Entering 2016, American Airlines (NASDAQ:AAL) had aggressive plans to grow outside the U.S., particularly in the transpacific market. As of January, the company planned to increase its international capacity 6% year over year in 2016. However, overcapacity and weak demand in numerous international markets has forced it to trim its growth plans again and again.
Moreover, there's no sign that supply demand trends will change soon for long-haul international routes. As a result, American Airlines is finally reducing its near-term international growth plans. On Friday, it announced that it will defer the delivery of 22 Airbus (NASDAQOTH:EADSY) A350s.
This move has set off a new wave of worries about widebody aircraft demand, impacting Airbus -- and by extension, Boeing (NYSE:BA). Yet while the deferral clearly confirms that the market can't support much long-haul growth from a legacy carrier, the long-term implications for Airbus and Boeing are far less dire.
International results remain weak
American Airlines, like its legacy carrier peers, faces weak unit revenue trends across much of its international route network. In the transatlantic market, passenger revenue per available seat mile (PRASM) fell 5.9% in Q2 on 1.2% capacity growth. In Latin America, PRASM slumped 10.2% last quarter, even as American cut capacity by 4.3% year over year.
Finally, American has been adding numerous transpacific routes lately, seeing that region as a promising long-term growth opportunity. However, in the short term, that market has been anything but attractive. American's transpacific PRASM declined 14.5% last quarter on a 21.3% jump in capacity.
If anything, the transatlantic market -- the best of the bunch for American Airlines recently -- is at risk of an even bigger downturn. Industry capacity growth is high, driven in part by the expansion of low-cost carriers like Norwegian. Furthermore, Brexit-driven concerns may negatively impact transatlantic travel demand.
American Airlines cuts growth plans
Thus, American Airlines has very few attractive long-haul growth opportunities right now. It appears to recognize that fact, as it has cut its international capacity growth plan from 6% at the beginning of the year to just 2% now.
However, entering 2016, American Airlines' fleet plan was designed to provide ample long-haul capacity growth for the next few years. The carrier planned to add four Airbus A350s to its fleet in 2017 and another 10 in 2018. It also had 13 Boeing 787s scheduled for delivery in 2017 and eight more scheduled to arrive in 2018.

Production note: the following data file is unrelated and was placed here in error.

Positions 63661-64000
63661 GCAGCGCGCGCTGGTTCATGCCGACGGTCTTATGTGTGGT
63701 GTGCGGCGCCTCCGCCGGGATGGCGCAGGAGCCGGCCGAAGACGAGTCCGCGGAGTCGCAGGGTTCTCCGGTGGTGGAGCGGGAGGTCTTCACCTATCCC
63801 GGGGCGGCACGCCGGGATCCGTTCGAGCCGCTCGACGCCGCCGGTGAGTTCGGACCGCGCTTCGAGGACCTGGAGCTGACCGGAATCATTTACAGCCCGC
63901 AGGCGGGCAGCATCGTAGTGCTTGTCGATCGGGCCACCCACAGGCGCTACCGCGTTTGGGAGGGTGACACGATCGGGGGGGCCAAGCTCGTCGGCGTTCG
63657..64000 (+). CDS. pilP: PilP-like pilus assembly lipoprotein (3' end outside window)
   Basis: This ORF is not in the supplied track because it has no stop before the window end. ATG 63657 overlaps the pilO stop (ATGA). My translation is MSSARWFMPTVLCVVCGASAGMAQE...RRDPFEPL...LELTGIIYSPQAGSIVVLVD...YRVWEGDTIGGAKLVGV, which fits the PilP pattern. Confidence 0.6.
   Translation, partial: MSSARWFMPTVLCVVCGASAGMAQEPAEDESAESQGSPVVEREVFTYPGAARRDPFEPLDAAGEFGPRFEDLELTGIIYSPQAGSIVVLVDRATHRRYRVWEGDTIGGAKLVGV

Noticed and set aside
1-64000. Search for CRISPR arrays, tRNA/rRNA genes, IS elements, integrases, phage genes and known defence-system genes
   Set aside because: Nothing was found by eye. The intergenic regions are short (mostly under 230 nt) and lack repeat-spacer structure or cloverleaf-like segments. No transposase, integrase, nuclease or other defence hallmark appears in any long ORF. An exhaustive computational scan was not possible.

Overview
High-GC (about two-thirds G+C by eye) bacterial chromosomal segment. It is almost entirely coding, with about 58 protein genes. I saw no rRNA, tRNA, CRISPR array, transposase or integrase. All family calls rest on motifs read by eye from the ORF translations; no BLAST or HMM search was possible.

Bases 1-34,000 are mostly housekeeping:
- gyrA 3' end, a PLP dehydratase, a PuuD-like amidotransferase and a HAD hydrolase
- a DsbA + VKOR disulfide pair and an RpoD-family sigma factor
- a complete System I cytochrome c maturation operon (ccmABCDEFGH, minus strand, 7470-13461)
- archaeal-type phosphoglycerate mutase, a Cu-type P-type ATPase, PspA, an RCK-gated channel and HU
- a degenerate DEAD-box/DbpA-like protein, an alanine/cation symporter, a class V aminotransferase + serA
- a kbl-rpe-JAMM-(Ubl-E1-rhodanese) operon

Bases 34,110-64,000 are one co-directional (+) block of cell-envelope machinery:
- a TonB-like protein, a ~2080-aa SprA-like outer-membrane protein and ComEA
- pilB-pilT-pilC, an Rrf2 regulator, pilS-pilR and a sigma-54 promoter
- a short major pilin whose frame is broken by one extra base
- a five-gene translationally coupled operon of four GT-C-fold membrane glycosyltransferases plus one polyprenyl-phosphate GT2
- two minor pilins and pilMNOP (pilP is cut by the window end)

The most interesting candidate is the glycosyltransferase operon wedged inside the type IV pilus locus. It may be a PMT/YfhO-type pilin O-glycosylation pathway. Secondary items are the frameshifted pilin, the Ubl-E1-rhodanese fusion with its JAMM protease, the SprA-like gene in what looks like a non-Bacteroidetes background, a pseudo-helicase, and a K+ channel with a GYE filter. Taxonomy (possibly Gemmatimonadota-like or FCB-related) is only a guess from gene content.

Thus, American planned to add 35 new widebodies to its fleet in the 2017-2018 period. Yet it had as few as six widebodies scheduled to retire during that time frame.
In May, American revealed plans to accelerate the retirement of eight Boeing 767s and nine Airbus A330s to 2017 and 2018. This reduced its growth commitments significantly. Last week's A350 deferral pushed out 12 scheduled deliveries from the 2017-2018 period to 2020 and beyond.
The net result is that American Airlines is now scheduled to have no growth in its widebody fleet count from the end of 2016 to the end of 2018. (It will have a modest capacity increase from a higher average seating density, though.) Of course, if conditions improve, the company could return to growth by keeping some of its older aircraft a little longer.
Airbus and Boeing should look elsewhere for growth
Six months ago, American Airlines planned to grow its international capacity at a mid-high single-digit rate over the next several years. The company now realizes that doing so would be a money-losing proposition.
It's not all that surprising that a U.S. legacy carrier can't profitably support that kind of growth. This is why the deferral is not as bad for Airbus and Boeing as many pundits suppose. Low-cost carriers and airlines in key developing nations -- most notably China and India, where air travel is exploding -- will be the key drivers of demand growth in the future.
Meanwhile, even with much more modest annual fleet growth of 1% to 2%, American Airlines and its U.S. legacy peers will probably need to order hundreds more widebodies in the next 10 to 15 years. Most of those planes are needed to replace aircraft ordered during the late 1990s airline boom.
With American Airlines' capitulation on growth, the U.S. legacy carriers all seem determined to better manage capacity on international routes. But as long as air travel demand in places like China and India continues to grow at a healthy clip, Airbus and Boeing will be fine.